Over the course of the few months pet owners and animal enthusiasts have diligently consulted reports from worldwide health organizations that indicated the rarity of animals contracting COVID-19.

Now, it seems we're not so sure.

On Sunday, the Wildlife Conservation Society of the Bronx Zoo announced that one of their tigers, a four year old Malayan tiger, Nadia, has tested positive for COVID-19. "We tested the cat out of an abundance of caution and will ensure any knowledge we gain about COVID-19 will contribute to the world’s continuing understanding of this novel coronavirus."

According to news sources such as Fox 8, Nadia contracted the COVID-19 virus from a zoo caregiver who was asymptomatic at the time. This is the first case of it's kind. " This is believed to be the first known infection in an animal in the U.S."

Nadia's sister Azul along with two Amur tigers and three African lions  developed a dry cough but only Nadia was tested due to the risks associated with large cats needing to be placed under anesthesia in order to perform the COVID-19 test.

According to the USDA news release here, all of the animals are expected to recover. "It is not known how this disease will develop in big cats since different species can react differently to novel infections, but we will continue to monitor them closely and anticipate full recoveries."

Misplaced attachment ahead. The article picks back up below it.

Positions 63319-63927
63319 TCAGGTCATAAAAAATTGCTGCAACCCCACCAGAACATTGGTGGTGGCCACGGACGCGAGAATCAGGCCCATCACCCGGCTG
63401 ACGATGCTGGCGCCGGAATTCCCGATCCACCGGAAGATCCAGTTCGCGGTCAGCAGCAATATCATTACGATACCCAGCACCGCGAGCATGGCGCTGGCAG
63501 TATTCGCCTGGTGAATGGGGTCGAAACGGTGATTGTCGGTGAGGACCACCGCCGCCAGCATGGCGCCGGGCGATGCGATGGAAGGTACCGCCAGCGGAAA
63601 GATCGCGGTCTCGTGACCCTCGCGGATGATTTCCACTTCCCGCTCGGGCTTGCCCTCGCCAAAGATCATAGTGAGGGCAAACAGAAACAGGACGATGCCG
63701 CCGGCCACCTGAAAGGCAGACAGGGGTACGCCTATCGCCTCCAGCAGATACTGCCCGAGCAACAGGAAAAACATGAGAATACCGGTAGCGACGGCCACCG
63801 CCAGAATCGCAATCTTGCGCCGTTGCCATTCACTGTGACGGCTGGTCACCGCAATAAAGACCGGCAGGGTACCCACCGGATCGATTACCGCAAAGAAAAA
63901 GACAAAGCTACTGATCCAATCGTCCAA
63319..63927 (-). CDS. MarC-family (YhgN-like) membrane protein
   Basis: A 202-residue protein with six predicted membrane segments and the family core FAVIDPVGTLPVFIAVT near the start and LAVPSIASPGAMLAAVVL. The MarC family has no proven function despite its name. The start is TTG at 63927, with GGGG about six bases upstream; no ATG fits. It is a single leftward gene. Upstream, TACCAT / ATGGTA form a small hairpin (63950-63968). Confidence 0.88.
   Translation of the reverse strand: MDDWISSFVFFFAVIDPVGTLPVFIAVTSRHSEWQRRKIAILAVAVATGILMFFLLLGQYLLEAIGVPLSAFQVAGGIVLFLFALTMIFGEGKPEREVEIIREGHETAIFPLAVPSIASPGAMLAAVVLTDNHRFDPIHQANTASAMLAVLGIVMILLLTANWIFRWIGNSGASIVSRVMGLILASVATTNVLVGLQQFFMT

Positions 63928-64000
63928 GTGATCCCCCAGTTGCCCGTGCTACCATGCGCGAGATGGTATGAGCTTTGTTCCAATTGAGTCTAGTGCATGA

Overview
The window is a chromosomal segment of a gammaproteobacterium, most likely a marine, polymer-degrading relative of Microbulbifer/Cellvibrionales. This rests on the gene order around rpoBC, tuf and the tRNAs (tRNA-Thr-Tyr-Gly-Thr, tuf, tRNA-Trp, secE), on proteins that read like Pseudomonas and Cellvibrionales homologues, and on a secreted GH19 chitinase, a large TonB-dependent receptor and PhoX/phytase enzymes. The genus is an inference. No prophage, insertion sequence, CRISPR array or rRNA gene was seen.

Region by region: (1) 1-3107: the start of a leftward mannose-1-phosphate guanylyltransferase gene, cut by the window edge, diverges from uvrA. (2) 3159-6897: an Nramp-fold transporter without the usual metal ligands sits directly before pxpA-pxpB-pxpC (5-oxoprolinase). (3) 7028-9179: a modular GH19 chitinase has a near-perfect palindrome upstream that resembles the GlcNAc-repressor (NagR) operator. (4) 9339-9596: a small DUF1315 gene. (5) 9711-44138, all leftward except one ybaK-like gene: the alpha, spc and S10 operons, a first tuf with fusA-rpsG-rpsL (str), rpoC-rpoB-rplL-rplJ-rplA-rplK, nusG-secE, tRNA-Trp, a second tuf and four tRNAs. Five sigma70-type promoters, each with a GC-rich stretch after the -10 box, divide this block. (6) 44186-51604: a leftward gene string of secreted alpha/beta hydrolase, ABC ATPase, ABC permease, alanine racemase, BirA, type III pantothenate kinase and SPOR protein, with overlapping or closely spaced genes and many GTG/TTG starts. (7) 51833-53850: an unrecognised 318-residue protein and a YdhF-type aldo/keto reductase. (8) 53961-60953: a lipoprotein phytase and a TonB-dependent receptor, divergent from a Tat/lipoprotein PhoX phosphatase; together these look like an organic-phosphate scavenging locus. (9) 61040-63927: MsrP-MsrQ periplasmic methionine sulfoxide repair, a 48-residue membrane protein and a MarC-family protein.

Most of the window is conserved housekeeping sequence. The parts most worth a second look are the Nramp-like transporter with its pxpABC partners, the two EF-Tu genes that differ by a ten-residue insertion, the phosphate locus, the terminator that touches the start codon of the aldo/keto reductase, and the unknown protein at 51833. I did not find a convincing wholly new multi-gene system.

The USDA goes on to state, "We are still learning about this new coronavirus and how it spreads. Further studies are needed to understand if and how different animals could be affected by COVID-19."

New reports such as the one published in Nature.com suggests that domesticated cats and ferrets are more susceptible to contracting COVID-19 than we once thought but dogs and ducks still remain in the one of the lowest categories.

The more we will learn about COVID-19, the more will learn about how it affects certain animals, as in the case of Nadia and the cats at the Bronx Zoo.

More research is still needed in an effort to educate ourselves  worldwide about the spread of COVID-19 in animals, however limiting contact with your pet by less physical contact and licking as well as sharing food is recommended by Nature.com, especially if you are showing signs of the COVID-19 infection.

The USDA recommends that if you think your pet has COVID-19 to call your veterinary clinic first.

Here is the latest report from the CDC to offer you the most updated information regarding pets and COVID-19.

In the meantime, be sure to wash your hands before and after interacting with your pet.

Here is a YouTube video of the breaking news story of Nadia provided by the BBC.

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